Once fully trained, the model will be used with PrimeQA, IBM’s open-source multilingual question-answering system. Type in a question like, “How will aerosols impact climate change?” and the model will eventually be able to summarize an answer from the most recent, cited papers, with links and any relevant context.
Potential users include earth and data scientists, policy makers, and the public. The goal is to unlock this hidden knowledge so more people can use it, said Ramachandran. The model could help users find relevant research and datasets in their area of interest. It could also help to identify topics of emerging interest, allowing NASA and other science agencies to prioritize resources to fill those knowledge gaps.
The foundation model is built on a portable middleware stack to make it easier to scale and iteratively improve on. It’s one of the largest AI workloads trained on Red Hat’s OpenShift software to date, said Tushar Katarki, who heads product management for OpenShift.
“Training a large language model involves multiple machines working together,” said IBM researcher Bishwaranjan Bhattacharjee. “Building the AI training platform on OpenShift lets you train the model anywhere without being tied to specific public and private clouds.”
In a second project underway, IBM is building a foundation model to make it easier to develop AI applications to analyze satellite data at scale. IBM is starting with the HLS dataset, and if successful, will tackle MERRA-2, a dataset that combines aerosol observations from space with modeling of Earth’s climate system, that could improve applications for weather and climate prediction.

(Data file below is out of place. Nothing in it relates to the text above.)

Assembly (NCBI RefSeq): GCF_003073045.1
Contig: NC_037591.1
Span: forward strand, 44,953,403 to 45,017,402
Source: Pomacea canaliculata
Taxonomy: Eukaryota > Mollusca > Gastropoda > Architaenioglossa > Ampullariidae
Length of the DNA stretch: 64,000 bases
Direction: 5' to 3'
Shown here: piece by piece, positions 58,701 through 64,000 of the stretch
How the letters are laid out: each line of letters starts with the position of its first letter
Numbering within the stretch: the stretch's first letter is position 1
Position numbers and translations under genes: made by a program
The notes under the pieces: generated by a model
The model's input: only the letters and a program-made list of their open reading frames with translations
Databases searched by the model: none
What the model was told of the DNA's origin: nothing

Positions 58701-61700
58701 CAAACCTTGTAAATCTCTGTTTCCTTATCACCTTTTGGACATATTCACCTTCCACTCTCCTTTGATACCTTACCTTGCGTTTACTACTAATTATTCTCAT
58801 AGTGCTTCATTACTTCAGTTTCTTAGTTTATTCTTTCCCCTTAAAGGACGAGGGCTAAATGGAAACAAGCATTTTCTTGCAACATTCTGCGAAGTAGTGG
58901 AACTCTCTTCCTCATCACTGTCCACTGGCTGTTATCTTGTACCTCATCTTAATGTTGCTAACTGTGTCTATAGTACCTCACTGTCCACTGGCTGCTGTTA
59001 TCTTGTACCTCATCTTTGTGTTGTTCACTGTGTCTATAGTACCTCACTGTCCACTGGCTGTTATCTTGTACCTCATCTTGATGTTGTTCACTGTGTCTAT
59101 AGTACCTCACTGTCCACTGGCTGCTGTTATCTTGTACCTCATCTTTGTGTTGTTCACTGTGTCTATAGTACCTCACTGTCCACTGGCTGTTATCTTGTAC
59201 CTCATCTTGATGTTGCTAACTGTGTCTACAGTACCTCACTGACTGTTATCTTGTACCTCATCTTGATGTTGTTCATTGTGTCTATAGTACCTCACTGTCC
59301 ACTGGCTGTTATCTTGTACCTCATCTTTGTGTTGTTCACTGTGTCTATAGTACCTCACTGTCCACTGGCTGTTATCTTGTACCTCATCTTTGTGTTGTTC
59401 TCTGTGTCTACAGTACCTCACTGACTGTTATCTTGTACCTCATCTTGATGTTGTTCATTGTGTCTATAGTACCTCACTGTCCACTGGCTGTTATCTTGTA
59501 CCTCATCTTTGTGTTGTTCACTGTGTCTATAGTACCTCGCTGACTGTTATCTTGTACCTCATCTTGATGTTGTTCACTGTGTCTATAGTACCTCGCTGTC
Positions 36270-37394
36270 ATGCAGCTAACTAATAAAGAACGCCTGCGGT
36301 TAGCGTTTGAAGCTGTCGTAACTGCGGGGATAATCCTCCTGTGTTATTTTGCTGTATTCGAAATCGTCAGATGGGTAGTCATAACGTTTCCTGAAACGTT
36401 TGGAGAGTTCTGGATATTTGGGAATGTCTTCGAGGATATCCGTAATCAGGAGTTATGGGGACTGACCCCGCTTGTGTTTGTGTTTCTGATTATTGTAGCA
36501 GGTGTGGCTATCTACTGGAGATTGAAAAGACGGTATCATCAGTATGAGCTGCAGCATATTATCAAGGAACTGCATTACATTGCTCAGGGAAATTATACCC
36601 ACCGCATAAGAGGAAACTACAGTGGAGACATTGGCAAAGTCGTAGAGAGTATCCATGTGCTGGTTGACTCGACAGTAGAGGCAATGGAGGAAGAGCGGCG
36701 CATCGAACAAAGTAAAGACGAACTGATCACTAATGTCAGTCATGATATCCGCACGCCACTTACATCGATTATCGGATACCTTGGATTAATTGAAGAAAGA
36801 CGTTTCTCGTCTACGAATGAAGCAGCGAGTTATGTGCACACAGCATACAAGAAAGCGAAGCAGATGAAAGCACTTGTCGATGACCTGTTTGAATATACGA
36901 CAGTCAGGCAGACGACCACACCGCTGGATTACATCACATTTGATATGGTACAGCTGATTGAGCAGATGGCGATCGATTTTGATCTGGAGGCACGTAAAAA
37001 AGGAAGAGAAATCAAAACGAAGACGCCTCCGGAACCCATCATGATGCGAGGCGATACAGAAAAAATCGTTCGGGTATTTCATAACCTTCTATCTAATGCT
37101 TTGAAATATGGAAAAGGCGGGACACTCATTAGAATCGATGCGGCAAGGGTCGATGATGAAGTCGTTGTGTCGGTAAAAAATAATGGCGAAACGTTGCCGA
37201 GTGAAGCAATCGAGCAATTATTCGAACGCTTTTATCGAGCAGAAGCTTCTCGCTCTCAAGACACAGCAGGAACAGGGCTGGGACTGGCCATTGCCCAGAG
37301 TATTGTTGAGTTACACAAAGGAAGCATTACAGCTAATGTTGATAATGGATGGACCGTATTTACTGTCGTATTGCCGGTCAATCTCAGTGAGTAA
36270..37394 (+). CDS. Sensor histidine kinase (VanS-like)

“The beauty of foundation models is they can potentially be used for many downstream applications,” said Ramachandran. “You need just a few samples to tune the model to make predictions as accurately as one built with large amounts of manually labeled data.”
Scientists use HLS to understand and predict where forests are being cut down, cities are expanding, and crop yields are set to increase or decline. Practical applications include tracking deforestation, coordinating responses to natural disasters, monitoring mining sites, and tracking invasive species.
Most foundation models until now have used transformers on sequences of words. But researchers hope that transformers can structure images just as efficiently. “Our results are promising so far,” said IBM researcher Raghu Ganti. “If we can build a foundation model for HLS, there are dozens of other remote-sensing datasets that could benefit, paving the way for new applications and discoveries.”
This work comes as NASA prepares to launch its Year of Open Science, which will feature events throughout 2023 to promote data and AI-model sharing to accelerate scientific discovery. Foundation models offer a potentially huge leap for the open-science movement, said Ramachandran.
“These large problems cannot be tackled by small teams,” he added. “You need teams across different organizations to bring their different perspectives, resources, and skill sets.”